But that said, as it reaches the final third the album develops a clarity and focus that puts a new spin on the experimentalism of the first two thirds. As a gentle piano becomes the backdrop and the spotlight shifts to Panda Bear’s beautiful vocals, you begin to see the album’s arc; a representation of growing up, from strange, overwhelming chaos to a kind of peace and serenity. ‘Tropic of Cancer’ and ‘Lonely Wanderer’ cut through the noise and provide an oppertunity to reflect, listen and be thankful. The first half of the album is concerned with the pressures and confusions of modern adulthood, and at the end Panda Bear offers something like resolution. Not death though, but certainly a type of quiet retreat. ‘What have you done… was it worthwhile?’ If the album is akin to a musical trip down memory lane, then its ending points in a new direction forwards.


Courtney Barnett ‘Sometimes I sit and think and sometimes I just sit’ – Review

23 Apr

‘Oliver Paul, 20 years old, full head of hair, worries he’s going bald.’ As opening lines go, that’s a pretty great one. And it’s not the opening line of a novel or short story – it’s the opening line of a pop album. More specifically, Courtney Barnett’s new record ‘Sometimes I Sit and Think and Sometimes I just Sit.’ Each song begins in a similarly dynamic and engaging way. How about: “Jen insists that we buy organic vegetables and I must admit that I was a little skeptical at first, a little pesticide can’t hurt” or “I lay awake at four, staring at the wall, counting all the cracks backwards in my best French.” Courtney Barnett knows how to grab your attention, and she’s getting much better at keeping it.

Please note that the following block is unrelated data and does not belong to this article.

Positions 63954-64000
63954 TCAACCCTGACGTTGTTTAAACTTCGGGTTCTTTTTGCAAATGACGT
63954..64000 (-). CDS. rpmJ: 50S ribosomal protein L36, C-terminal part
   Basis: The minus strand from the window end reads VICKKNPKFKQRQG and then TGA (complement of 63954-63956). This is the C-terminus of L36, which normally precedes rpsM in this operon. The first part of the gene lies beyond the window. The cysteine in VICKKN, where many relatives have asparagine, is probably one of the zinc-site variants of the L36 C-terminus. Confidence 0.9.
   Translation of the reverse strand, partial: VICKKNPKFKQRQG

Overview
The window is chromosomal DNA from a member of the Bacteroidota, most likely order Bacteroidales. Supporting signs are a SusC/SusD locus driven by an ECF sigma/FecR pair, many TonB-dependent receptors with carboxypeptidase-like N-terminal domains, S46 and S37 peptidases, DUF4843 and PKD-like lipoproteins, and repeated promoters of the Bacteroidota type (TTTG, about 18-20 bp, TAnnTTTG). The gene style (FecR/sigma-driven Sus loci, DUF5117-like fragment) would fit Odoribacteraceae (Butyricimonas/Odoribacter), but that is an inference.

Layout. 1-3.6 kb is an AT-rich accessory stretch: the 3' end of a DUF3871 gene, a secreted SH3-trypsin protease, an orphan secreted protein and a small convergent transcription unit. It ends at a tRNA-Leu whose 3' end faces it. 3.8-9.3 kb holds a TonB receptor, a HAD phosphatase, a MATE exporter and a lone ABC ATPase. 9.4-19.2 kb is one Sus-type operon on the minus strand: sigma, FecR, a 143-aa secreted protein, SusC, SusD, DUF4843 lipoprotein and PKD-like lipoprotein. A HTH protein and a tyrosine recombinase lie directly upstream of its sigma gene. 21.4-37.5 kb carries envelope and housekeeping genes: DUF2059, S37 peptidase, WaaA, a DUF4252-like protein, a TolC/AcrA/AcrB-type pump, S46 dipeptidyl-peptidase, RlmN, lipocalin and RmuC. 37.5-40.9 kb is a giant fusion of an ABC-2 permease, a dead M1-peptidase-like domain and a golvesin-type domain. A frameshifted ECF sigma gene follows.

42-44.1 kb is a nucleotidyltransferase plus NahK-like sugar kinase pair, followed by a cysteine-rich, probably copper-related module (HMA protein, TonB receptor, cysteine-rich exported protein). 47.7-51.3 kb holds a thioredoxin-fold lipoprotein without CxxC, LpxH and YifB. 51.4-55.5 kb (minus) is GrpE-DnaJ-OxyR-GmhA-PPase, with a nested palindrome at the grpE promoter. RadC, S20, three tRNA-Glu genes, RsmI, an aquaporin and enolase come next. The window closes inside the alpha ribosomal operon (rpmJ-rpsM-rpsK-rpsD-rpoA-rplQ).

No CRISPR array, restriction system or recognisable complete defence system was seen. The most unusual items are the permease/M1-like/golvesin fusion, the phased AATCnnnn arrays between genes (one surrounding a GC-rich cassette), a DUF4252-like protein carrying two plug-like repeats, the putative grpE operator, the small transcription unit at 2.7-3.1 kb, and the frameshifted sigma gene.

That was the problem with her debut, ‘Sea of Split Peas’ – she grabbed our attention but then let it slip with songs that went on too long, or felt lethargic and undercooked. The fantastic ‘Avant Gardener’ and ‘History Erraser’ aside, there was a lack of depth and focus to the album that made repeated listens a bore. On her new album, Barnett has made a massive and unexpected leap forwards in terms of quality, as well as consistency. The debut had two great songs, ‘Sometimes I Sit and Think…’ has an album’s worth of them. The leap forward is all the more remarkable because Barnett hasn’t re-written the rule book or taken a dramatic left turn – the songs follow a similar template to the one laid out on ‘A Sea of Split Peas’ and they don’t do anything drastically different. It’s just a case that the songwriting is sunnier, the melodies are more memorable, the hooks are stickier and the tunes are more urgent. It’s the kind of leap Radiohead made from ‘Pablo Honey’ to ‘The Bends’.